STOCKHOLM—The fact that IP is now the technology of choice for media networks, from the studio to the wide area, for contribution, acquisition and exchange, is without question. But there is a degree of uncertainty in the industry with regards to what to expect from an IP-based network.
With SDI, we knew exactly what we were getting. With IP and Ethernet it depends on how a network is built. This is where the importance of a standards-based approach comes in. A standards-based approach that is not only about which technologies to use, but also about what the resulting services should look like and how they should perform.
The MEF is an organization that is doing just that. They’ve outlined a set of standards for Carrier Ethernet, named CE 2.0, which defines exactly what to expect in terms of quality, characteristics and service behaviors. These standards take Ethernet from a business LAN technology to a carrier-grade technology for wide area networks. The MEF also demands that service providers and equipment vendors alike follow these standards to make sure network users get what they expect.
The CE 2.0 standards are centered on service assurance, ensuring that Carrier Ethernet services meet pre-defined levels of service quality. The standards also advise on how to apply tools for policing, shaping and classification right through to guaranteeing service level agreements (SLAs), as well as service OAM (Operations Administration and Maintenance) tools for monitoring. Moreover, the standards define a common language for SLAs, enabling the comparison of services from multiple providers.
While the shift to software-defined and cloud-based production requires media networks to be more dynamic and flexible, service assurance remains the foundation on which media networks must be built. The focus, therefore, of the CE 2.0 standards are well aligned with the requirements placed on IP-based media networks.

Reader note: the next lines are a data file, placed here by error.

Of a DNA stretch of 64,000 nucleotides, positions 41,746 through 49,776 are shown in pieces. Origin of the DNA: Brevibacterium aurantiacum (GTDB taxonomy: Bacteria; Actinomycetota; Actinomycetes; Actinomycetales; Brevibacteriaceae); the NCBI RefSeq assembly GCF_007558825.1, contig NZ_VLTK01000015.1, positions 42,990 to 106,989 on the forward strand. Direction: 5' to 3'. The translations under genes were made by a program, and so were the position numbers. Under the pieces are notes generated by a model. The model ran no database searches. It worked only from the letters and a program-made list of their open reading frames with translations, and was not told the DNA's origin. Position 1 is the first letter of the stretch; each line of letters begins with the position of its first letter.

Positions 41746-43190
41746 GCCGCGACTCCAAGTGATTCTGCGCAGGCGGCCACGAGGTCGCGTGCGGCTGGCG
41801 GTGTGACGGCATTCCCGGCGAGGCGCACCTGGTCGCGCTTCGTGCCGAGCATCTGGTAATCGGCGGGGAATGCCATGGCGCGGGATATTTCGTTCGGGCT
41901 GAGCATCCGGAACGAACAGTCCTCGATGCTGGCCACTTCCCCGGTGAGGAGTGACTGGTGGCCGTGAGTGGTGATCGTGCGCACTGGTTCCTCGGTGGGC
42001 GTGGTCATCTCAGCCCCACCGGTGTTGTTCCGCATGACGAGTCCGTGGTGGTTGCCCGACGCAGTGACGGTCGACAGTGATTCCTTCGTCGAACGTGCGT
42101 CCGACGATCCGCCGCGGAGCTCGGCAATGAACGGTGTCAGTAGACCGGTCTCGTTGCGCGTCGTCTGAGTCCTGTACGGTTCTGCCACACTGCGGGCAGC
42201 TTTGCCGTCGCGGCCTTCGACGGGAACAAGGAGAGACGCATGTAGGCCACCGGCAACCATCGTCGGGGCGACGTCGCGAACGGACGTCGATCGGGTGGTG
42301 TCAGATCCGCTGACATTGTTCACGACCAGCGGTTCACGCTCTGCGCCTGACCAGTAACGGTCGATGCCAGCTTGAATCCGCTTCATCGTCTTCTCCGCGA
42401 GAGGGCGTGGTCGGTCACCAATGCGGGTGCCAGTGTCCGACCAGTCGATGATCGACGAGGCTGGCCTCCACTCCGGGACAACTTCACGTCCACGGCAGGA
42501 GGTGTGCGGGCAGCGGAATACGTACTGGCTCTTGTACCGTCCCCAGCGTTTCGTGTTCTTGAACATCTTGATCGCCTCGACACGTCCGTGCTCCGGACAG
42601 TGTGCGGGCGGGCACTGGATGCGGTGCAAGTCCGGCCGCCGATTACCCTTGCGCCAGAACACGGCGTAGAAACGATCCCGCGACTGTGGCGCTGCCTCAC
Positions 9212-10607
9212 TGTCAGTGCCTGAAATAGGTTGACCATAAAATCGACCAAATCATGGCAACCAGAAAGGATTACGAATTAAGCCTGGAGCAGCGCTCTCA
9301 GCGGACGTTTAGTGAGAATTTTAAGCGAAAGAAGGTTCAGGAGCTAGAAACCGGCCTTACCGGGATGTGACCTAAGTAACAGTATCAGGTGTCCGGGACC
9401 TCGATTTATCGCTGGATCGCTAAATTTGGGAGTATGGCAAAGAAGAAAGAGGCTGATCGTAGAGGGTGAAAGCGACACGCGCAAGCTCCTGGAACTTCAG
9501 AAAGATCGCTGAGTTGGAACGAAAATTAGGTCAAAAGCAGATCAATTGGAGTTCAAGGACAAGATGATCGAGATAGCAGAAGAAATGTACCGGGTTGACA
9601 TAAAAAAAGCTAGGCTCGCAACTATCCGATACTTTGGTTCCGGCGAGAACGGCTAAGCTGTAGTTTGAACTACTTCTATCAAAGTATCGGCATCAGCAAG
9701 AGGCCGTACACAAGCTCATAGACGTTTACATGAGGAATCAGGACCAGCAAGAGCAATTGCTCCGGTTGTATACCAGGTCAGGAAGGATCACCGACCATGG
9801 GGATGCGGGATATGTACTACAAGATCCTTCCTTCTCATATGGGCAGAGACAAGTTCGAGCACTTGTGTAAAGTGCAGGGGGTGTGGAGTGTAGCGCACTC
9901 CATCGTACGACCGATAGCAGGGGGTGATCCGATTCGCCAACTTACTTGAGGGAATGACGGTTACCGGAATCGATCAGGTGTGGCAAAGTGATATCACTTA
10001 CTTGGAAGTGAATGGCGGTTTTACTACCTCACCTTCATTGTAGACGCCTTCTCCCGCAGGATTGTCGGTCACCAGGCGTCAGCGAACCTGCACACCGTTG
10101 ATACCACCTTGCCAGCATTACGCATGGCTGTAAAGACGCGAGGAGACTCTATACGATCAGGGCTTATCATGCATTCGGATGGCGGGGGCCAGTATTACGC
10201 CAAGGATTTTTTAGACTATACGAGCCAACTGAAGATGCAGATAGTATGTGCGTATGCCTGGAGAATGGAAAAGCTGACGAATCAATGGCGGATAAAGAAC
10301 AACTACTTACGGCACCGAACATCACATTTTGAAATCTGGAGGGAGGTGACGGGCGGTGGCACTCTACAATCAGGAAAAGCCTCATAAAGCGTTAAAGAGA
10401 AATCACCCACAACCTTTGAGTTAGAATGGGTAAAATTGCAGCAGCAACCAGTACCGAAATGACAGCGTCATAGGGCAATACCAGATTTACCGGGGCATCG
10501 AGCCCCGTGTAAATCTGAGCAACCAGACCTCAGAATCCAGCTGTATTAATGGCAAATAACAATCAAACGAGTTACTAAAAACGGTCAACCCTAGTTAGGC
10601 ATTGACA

COMBINING THE ASSURANCE OF CARRIER ETHERNET WITH THE REACH OF THE INTERNET
What Carrier Ethernet is today is nothing compared to what we will witness in the near future. To meet the emerging demands of live media services, networks will need to deliver not only the reliability of Carrier Ethernet, but also the flexibility and on-demand characteristics of the internet. The media industry has seen a shift to customer self-provisioned connectivity offered by the minute, driven by requirements from broadcasters and production companies for increased flexibility. Going forward, shifting live production to software-defined and cloud-based environments will place further requirements on media networks to be even more flexible. This need for more flexibility is something that the MEF is addressing with its ‘Third Network’ vision. Adding to the Carrier Ethernet 2.0 standards, its vision defines how future networks can deliver the flexible, high-quality broadcasting that IP can enable on a global scale. It’s about combining the service assurance of Carrier Ethernet, with the reach and agile on-demand characteristics of the internet.
Built on three key pillars—agility, assurance and orchestration—the ‘Third Network’ vision is about rapidly adapting to the demands of users and applications, and to ensure that this agility is not only available locally, but globally. The orchestration of services across multiple networks from different operators is part of this vision. In this more dynamic media world, this vision would simply become another “internet” without the service assurance offered by Carrier Ethernet 2.0 standards.
The MEF will play a crucial part in the transition from SDI to IP because the occasional-use nature of media services means that the combination of Carrier Ethernet quality and internet reach is a perfect fit. File-based workflows, remote and distributed production and varying capacity needs, will require on-demand connectivity with assured performance. This will enable global connectivity, reinforced by the MEF’s ‘Third Network’ vision, to align with how media networks should perform in transporting and delivering content to consumers who increasingly expect to watch live television from anywhere in the world—be that a large live event with a global audience or niche content with viewers spread out across the globe.
The push for media networks and media services to fulfill future needs and deliver on the growing demands placed on them is clearly standards-based. The MEF today certifies both service providers and equipment vendors, properly verifying that equipment and networks deliver a service according to standards.
Using MEF-certified equipment and network services guarantees that when moving from SDI to IP media connectivity all requirements set out by a service provider are fulfilled. It also ensures SLAs between operators can be properly compared and service provider performance can be assured. Overall, the MEF standards are contributing to making the IP transition a successful one, and are imperative to the future of broadcasting.
Alexander Sandström is strategic product manager at Net Insight. He can be reached via TV Technology.